Encounters between social work and STS

Introduction to a special issue on social work and STS in the journal STS Encounters - edited with Rasmus Birk. Access the full special issue here: http://www.dasts.dk/?page_id=356.

Lars Bo Andersen & Rasmus Birk
Journal article
STS Encounters
Encounters between social work and STS

This special issue was motivated by a series of productive ‘encounters’ between a diverse group of researchers and practitioners working in and between the fields of social work and STS - most notably the ‘Introducing STS and Social Work’ sessions at the Danish STS conference in 2016.

There has only been limited engagement between STS and social work in the past, especially if compared to the intimate relationship between STS and healthcare or the historical and actual connections between social work and sociology. While a lack of dialogue is not necessarily a problem in itself, we would argue that there is potential for increased collaboration between social work and STS, for at least two reasons:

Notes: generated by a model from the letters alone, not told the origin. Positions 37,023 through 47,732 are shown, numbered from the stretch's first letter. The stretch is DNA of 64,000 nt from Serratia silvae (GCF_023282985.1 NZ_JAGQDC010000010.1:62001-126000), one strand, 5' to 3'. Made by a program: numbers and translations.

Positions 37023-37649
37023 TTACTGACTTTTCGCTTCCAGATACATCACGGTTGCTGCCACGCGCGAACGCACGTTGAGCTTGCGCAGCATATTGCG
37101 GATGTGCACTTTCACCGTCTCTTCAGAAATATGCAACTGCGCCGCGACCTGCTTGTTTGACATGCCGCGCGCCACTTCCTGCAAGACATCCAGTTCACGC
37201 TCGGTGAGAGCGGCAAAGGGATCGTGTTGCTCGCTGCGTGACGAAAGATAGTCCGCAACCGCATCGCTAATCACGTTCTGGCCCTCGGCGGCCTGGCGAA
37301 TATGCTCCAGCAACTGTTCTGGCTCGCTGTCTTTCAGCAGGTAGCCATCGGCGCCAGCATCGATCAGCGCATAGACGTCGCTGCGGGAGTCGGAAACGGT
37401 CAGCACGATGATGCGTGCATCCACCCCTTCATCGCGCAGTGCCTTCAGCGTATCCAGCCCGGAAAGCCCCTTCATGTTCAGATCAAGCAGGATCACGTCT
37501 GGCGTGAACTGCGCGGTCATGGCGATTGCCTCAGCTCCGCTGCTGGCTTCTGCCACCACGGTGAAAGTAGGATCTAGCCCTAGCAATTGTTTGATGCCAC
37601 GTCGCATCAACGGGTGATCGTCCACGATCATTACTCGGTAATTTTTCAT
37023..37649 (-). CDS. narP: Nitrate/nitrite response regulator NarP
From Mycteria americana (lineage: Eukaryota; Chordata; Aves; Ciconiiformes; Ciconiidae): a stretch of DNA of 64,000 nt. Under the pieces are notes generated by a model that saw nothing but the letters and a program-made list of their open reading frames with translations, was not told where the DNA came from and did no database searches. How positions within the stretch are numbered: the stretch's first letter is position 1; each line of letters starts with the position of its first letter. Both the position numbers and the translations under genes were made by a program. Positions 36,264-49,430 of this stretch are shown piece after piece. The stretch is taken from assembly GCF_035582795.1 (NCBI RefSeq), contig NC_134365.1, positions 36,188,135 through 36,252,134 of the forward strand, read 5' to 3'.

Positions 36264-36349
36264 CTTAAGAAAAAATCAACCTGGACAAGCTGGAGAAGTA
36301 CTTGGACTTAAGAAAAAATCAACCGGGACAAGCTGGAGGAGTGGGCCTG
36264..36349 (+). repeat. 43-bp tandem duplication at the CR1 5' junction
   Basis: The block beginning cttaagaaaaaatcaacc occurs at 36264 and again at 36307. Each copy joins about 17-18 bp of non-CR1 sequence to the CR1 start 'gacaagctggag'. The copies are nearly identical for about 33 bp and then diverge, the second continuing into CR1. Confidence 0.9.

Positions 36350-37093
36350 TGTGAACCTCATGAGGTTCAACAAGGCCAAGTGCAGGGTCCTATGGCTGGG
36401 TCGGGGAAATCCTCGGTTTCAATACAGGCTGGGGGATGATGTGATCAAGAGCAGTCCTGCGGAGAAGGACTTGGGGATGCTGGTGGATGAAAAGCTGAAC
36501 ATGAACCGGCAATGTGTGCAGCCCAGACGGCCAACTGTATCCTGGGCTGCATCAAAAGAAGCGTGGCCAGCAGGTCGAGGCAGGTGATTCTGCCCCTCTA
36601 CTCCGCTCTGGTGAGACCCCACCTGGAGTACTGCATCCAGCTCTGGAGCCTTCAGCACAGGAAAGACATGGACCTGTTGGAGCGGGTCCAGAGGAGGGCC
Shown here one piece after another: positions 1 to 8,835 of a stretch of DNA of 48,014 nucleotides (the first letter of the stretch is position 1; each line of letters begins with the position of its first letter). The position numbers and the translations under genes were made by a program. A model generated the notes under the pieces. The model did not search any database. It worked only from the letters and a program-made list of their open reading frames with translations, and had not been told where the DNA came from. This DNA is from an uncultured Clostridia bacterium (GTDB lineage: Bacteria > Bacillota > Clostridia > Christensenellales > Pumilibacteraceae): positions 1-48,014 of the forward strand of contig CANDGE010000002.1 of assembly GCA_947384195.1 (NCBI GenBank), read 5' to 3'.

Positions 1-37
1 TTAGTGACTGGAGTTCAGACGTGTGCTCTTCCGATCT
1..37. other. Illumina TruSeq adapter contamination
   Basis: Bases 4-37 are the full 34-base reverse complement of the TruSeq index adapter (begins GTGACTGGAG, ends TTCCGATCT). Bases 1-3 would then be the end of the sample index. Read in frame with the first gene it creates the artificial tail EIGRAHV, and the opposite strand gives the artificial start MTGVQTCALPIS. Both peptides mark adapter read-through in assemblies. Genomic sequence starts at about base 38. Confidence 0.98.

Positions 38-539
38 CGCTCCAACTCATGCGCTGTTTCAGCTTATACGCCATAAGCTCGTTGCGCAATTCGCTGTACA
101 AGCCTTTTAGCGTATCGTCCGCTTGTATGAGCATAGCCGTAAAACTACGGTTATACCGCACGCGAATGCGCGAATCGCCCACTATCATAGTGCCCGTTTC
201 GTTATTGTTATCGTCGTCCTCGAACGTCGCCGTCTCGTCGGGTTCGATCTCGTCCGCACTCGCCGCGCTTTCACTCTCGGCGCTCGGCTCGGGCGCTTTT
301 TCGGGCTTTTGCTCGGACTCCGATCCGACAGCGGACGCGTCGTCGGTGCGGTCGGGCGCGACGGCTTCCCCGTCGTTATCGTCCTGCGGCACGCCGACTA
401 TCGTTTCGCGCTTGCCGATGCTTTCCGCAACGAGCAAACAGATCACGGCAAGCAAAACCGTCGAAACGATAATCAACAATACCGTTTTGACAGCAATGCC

First, for the reason that STS and social work are both interested in exploring what we could call ‘alternative collectives’. Researchers and practitioners from both fields are approaching the world and its inhabitants as dynamic and unfolding phenomena, which could, or should, be engaged and intervened with - either directly or more conceptually - in order to learn how they could become otherwise. We see this, for instance, in efforts to democratize hybrid collectives in STS (e.g. Zuiderent-Jerak Teun, 2015) and within social work in the prominence of participatory approaches to research with practitioners and service users (e.g. Julkunen & Uggerhøj, 2016).

Furthermore, in both fields we find the idea that collectives are inhabited by more than just human bodies. The idea is more orthodox in STS, but social work research is not blind to the knowledge, infrastructure, methods, organizations, cars and computers, which mediate our existence and practices. For instance, Ferguson has illustrated how the proliferation of the car transformed British practices of social work from the 1950s onwards (2008). The car became central both to carrying out home visits within social work, and thus also changed conceptions of what social work practice should be and what social work, as a practice, could be expected to do in terms of safeguarding children (Ferguson, 2008, 2010).